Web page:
David: There are other articles on this website on the subject of redistricting (they’re archived) that would help you understand redistricting better. But, for that matter, this article starts out with an explanation for the very question you pose — Democrats tend to be “packed” in high concentration in urban areas and thus win their races by huge margins, with more votes than they need. That can lead to a situation where, with three districts side-by-side, Democrats win one overwhelmingly.and lose the other two narrowly to Republicans. The total aggregate vote in those three counties might be majority Democratic, yet the GOP won two of the three seats … ..
James Fedewa says
Thank you for this article Bill. Lee…who decides what “democrats” and what “republicans” are on the board?
My question is this. If gerrymandering is so powerful by the party in power then how did republicans take control after many years of democrats in power.
I asked a person, who wanted me to sign this proposal, the above question. He answered “because of the grass roots efforts of the republicans”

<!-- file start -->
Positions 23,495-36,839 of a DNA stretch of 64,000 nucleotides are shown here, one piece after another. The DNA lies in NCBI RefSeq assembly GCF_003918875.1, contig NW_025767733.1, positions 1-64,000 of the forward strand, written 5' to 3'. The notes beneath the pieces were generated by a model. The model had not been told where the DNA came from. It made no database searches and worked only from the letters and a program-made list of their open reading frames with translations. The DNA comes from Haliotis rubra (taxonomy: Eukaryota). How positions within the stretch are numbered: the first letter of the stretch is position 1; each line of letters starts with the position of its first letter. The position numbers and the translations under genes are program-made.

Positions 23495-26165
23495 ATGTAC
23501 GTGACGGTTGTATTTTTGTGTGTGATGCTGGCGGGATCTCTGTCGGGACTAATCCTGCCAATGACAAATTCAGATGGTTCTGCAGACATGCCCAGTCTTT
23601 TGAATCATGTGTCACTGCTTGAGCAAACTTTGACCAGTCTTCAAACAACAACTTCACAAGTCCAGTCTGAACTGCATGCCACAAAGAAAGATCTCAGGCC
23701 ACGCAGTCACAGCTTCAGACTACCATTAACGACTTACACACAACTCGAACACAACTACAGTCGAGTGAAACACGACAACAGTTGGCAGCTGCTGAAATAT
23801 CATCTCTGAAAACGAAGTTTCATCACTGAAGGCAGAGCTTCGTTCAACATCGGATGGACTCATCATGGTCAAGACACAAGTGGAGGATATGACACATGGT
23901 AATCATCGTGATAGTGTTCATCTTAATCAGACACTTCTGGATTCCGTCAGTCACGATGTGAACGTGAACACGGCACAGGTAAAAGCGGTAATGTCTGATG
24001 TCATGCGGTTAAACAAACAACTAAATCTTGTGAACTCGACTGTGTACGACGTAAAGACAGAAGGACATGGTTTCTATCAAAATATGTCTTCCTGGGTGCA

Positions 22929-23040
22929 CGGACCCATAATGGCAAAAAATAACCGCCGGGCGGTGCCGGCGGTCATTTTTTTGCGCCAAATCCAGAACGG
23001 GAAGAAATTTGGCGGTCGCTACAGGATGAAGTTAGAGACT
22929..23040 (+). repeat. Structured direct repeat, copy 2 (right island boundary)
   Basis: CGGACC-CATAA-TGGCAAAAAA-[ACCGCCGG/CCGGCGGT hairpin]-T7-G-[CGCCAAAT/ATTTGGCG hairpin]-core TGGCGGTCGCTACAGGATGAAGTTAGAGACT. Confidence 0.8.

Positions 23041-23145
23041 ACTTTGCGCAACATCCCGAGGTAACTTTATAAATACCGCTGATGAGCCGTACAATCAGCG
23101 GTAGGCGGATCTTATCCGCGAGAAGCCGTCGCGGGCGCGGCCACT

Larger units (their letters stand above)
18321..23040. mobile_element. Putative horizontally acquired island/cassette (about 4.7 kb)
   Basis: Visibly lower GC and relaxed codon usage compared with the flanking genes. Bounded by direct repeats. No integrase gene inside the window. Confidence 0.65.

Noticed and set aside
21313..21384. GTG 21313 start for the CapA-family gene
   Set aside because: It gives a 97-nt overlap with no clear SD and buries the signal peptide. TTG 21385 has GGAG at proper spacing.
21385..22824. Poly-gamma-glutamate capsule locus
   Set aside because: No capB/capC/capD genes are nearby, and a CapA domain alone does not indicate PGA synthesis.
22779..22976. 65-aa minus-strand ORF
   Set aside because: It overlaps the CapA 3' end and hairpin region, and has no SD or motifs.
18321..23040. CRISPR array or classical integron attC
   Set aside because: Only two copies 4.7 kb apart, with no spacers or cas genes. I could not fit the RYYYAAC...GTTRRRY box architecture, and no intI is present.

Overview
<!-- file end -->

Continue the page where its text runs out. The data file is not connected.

I am fine with that system.
Sounds like they want to change “redistricting” of voters to “redistribution” of votes. I like the idea of accountable, elected officials doing the job, rather than community organizers.
Susan Miller says
Yes, it is possible to overcome a massively gerrymandered map but it requires a much greater level of support for an out-of-power party than it should, were maps fairly drawn. Both dems and republicans gerrymander. Though the democrats are out-of-power in Michigan and thus more motivated to reform the system, the proposed system is as fair a plan as can be designed (which means it is imperfect, but greatly improved). If a democratic wave puts democrats in power in 2020 (despite gerrymandering), republicans will benefit from an Independent Citizens Redistricting Commission (as they should).
Susan Miller says
By the way, this article gives a huge platform to Bob LaBrant, the man behind the most democracy-busting legislation ever–Citizens United. How about offering such a platform to an articulate advocate for the Voters Not Politicians proposal, which readily attracted the support of 425,000 citizens?